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Scilla Planting Guide

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Glorious Blues
Scilla

Most gardeners love blue. It mixes brightly with pinks and whites, and contrast crisply with yellows and golds. The scilla family offers some of the best blues to be found anywhere. From the giant, eye-catching blue of Scillia Peruviana to the smaller, carefree blues of tubergeniana and blue-purples of amethystine these sparklers belong in every garden that celebrates spring. Help yourself!

Outdoor Beds
  1. Find a location where the soil drains well. If there are still water puddles 5-6 hours after a hard rain, scout out another site. Or amend the soil with the addition of organic material to raise the level 2-3 inches to improve the drainage. Peat moss, compost, ground bark or decomposed manure all work well and are widely available. Scilla bulbs need to have good drainage and will not grow well in water logged soils.
  2. Scilla thrive in a variety of light conditions, from full sun to partial shade to dappled shade. Site your bulbs where they will receive good light. Check individual product pages for additional exposure information.
  3. Dig holes and plant the bulbs 3-4" deep and 4" apart. The bulbs are rounded, with small points on the tops; these points should be placed facing up.
  4. After planting, water well to settle the soil around the bulbs. Roots will form in the autumn. Leaves and flowers will develop in the fall for Peruviana and in the spring for other varieties.
  5. When in bloom feel free to cut flowers for colorful bouquets. This will not hurt the plants.
  6. After blooming has finished for the season leave the foliage in place; don't cut it off. The leaves will gather sunlight and provide nourishment for next year's show. Water as needed during active growth periods; about 1" of moisture per week is a good estimate.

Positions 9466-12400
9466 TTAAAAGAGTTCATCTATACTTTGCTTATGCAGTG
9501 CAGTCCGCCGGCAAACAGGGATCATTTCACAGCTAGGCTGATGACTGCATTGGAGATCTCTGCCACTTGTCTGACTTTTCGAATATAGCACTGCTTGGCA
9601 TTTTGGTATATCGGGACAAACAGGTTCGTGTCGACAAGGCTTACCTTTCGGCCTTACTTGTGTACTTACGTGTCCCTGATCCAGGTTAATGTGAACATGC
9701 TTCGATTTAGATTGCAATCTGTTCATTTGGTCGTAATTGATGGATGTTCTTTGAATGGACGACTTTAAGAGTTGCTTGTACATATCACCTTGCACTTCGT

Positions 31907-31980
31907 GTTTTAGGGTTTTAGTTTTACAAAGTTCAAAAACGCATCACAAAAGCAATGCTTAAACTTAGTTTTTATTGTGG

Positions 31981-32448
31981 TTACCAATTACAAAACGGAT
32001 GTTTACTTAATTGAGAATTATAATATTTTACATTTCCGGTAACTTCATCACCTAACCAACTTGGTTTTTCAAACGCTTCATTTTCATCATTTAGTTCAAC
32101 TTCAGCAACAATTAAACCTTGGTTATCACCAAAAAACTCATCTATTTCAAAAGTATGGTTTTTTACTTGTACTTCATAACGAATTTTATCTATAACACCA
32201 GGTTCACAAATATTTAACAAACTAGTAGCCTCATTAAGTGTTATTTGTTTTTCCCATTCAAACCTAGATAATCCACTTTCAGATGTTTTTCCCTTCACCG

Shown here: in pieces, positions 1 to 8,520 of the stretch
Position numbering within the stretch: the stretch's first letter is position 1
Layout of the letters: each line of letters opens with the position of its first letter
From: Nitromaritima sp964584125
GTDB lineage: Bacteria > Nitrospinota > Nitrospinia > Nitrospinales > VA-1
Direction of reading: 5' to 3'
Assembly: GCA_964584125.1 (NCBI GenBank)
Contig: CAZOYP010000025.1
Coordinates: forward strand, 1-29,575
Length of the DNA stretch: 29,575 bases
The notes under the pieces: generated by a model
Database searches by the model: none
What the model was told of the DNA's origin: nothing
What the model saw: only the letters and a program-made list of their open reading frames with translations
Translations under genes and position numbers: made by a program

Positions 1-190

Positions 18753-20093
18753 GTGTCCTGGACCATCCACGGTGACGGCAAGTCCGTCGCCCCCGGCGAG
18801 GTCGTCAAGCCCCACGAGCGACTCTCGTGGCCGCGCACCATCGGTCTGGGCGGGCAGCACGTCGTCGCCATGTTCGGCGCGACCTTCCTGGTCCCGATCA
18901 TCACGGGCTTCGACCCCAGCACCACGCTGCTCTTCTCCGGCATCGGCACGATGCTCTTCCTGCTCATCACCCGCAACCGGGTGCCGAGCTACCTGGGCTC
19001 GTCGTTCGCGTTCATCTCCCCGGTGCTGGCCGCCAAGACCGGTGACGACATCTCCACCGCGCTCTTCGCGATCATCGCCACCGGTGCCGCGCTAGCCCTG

7. By early to mid summer the leaves will yellow and die back as the plant slips into dormancy. (Peruviana leaves often stay green year round.) The foliage may be removed at this point. Your bulbs will rest for a few months before beginning the next growing cycle.
Pots, Barrels, Tubs & Urns
  1. For Peruviana, use large containers and plan to leave the bulbs in place for several seasons so they can develop into big clumps. For other spring blooming varieties of scilla, plant in containers with other bulbs that flower early in the season like Ice Follies or Golden Bells daffodils.
  2. Fill your containers with good quality, well-drained soil. Almost any commercially available potting medium will work fine. Make sure there are adequate drainage holes; scilla bulbs must not sit in water logged soil or they will rot.
  3. These bulbs thrive in a variety of light conditions, from full sun to partial shade to dappled shade. Site you bulbs where they will receive good light.
  4. Dig holes and plant the bulbs 3-4" deep and 4" apart. The bulbs are rounded, with small points on the tops; these points should be placed facing up.
  5. After planting, water well to settle the soil around the bulbs. Roots will form in the autumn. Leaves and flowers will develop in the fall for Peruviana and in the spring for other varieties.
  6. When in bloom feel free to cut flowers for colorful bouquets. This will not hurt the plants.
  7. After blooming has finished for the season leave the foliage in place; don't cut it off. The leaves will gather sunlight and provide nourishment for next year's show. Water as needed during active growth periods; about 1" of moisture per week is a good estimate.
  8. By early to mid summer the leaves will yellow and die back as the plant slips into dormancy. (Peruviana leaves often stay green year round.) The foliage may be removed at this point. Your bulbs will rest for a few months before beginning the next growing cycle.




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